To add insult to injury, as a porter it tasted anemic by Black Butte's ubiquitous standard - both in flavor and in body… if it wasn't so opaque, I would've thought it to be just another run-of-the-mill brown ale - maybe with a touch more "dark roasted malt;" "creamy and chocolatey" was nowhere to be found, and it certainly didn't come off as a "high-gravity monster."

    Of course, after having typed all that, I just remembered that I had it served from a firkin at Belmont Station when it was first released… cask conditioning has never been particularly kind (IMO) to porters and stouts (as opposed to the miracles it can work for IPA's) - making them seem thinner than they might have originally been, so I'll have to give this one another shot on CO².

    As you should be able to tell, I'm kind of impassioned about porters/stouts, especially bourbon-aged… first loves are always the strongest. :)


  5. @matt, Jack Daniels is most definitely not a bourbon… if you want to talk about harsh, try Bend Brewing's barrel-aged Porter, or BJ's Whisky Stout (not that you'd be able to find it anymore :( )… both Jack Daniels if memory serves, and both distinctly removed from what I consider to be a good bourbon flavor (though I still enjoyed both for their own characteristics). Also, who thinks JD is sweet?! I appear to be in the minority on this, but I've never thought JD was anything but harsh and bitter.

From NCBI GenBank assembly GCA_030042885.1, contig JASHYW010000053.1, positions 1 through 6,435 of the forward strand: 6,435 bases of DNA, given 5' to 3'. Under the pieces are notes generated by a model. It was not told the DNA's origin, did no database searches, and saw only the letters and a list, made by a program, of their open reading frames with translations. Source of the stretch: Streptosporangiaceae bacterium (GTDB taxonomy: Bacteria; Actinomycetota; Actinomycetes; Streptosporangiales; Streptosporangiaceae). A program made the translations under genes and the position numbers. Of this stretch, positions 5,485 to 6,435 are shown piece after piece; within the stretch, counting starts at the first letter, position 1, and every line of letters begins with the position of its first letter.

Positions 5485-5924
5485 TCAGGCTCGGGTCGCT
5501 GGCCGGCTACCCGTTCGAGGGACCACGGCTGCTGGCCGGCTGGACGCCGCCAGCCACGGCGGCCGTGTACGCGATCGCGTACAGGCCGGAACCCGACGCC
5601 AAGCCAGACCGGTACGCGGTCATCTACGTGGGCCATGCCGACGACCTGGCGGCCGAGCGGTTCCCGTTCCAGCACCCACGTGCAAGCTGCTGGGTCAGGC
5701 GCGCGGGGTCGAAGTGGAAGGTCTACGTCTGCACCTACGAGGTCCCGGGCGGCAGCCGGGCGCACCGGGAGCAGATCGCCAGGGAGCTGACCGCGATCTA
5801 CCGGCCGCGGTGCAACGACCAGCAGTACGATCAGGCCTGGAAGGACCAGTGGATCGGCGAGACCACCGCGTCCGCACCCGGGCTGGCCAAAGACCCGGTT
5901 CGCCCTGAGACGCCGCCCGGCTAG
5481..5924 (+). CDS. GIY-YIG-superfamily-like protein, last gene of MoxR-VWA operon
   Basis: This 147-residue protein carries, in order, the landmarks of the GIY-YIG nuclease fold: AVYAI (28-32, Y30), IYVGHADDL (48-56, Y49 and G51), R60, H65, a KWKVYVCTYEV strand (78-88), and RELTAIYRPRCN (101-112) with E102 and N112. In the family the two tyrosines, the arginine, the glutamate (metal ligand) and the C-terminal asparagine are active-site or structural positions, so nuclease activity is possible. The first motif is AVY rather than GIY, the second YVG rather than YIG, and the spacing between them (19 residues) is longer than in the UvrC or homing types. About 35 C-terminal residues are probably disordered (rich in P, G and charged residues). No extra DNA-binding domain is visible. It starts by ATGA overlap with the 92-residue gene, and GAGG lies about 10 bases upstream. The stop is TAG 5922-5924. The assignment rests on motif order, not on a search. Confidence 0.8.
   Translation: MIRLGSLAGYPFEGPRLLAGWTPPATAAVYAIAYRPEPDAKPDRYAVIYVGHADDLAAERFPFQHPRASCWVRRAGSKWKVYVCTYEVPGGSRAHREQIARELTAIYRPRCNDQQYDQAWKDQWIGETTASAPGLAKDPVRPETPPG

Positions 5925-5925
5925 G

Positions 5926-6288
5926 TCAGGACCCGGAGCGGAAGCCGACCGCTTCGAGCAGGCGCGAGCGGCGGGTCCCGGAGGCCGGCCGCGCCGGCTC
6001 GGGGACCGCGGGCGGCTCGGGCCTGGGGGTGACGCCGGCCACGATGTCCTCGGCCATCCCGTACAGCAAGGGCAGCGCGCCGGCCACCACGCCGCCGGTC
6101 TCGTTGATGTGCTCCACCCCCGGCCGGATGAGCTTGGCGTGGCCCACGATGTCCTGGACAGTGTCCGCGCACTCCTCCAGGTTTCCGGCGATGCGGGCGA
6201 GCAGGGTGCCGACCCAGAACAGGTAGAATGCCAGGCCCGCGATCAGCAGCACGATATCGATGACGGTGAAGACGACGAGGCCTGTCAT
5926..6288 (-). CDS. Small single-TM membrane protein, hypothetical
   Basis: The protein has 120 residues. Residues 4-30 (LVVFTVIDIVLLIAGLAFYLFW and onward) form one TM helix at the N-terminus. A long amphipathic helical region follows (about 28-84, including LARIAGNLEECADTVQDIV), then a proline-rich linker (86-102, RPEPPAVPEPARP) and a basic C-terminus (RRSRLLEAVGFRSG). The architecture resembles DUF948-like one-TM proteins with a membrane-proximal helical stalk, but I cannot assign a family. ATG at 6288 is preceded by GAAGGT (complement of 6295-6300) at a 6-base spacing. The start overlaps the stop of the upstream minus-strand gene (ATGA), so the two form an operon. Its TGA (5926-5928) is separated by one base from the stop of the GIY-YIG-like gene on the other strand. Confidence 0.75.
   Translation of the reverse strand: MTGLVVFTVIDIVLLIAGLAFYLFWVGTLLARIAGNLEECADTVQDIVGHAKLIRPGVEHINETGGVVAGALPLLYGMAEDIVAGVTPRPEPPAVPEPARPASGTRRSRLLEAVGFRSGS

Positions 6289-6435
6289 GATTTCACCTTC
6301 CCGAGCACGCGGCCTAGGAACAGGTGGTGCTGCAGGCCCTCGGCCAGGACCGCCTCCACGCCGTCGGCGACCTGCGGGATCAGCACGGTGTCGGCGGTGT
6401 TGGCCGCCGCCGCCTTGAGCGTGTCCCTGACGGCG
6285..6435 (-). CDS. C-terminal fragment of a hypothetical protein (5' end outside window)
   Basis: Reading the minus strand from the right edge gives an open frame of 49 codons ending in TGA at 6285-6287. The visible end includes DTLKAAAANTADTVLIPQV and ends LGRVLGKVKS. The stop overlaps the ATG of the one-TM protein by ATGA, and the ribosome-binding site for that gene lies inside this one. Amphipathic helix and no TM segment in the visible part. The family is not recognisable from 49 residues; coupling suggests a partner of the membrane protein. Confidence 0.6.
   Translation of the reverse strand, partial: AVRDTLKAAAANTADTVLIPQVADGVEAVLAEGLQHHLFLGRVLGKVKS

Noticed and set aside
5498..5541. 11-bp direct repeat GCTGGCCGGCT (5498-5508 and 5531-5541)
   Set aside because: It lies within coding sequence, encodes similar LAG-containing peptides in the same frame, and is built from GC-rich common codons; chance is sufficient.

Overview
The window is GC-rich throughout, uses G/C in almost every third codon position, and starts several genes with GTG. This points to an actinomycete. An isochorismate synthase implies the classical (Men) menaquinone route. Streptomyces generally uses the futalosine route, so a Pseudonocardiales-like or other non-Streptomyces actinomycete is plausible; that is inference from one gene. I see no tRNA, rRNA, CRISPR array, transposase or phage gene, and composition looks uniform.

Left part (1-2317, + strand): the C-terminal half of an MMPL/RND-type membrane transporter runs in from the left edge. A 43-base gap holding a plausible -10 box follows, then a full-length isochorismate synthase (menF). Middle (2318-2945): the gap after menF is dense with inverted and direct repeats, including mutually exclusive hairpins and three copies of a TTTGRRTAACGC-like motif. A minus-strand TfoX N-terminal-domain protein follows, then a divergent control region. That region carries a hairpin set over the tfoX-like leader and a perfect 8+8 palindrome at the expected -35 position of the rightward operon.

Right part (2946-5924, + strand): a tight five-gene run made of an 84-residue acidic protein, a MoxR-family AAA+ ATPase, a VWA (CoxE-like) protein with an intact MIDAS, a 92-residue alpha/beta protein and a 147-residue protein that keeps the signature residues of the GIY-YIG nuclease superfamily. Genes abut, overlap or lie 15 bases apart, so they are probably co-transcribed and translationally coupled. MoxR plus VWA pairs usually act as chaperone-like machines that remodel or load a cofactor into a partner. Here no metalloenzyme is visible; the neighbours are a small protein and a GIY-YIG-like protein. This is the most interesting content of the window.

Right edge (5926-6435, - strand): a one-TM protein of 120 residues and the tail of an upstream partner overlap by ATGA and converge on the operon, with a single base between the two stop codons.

6. i'm excited to try it...

    JD and Yukon are both sickly sweet to me (the latter even more than the former).

  7. I appear to have walked into a thicket of bourbonalia. I guess I'm not too slavish on this point--it's an American corn whiskey and the downstream flavor in a beer is bourbon as opposed to, say, scotch or Canadian.

    I will ascent to to the technical inaccuracy, but I do think we're into hair-splitting here.

  8. Oops, didn't mean to open up a can of wasp nests here... I've had both bourbon and whiskey barrel aged beers that were delicious. I don't really care one way or the other, as long as the beer lives up to its intentions. With all of the careful attention given to the specific malt, hops, and yeast going into craft beer--especially limited seasonal releases--I just thought it was an interesting discrepancy.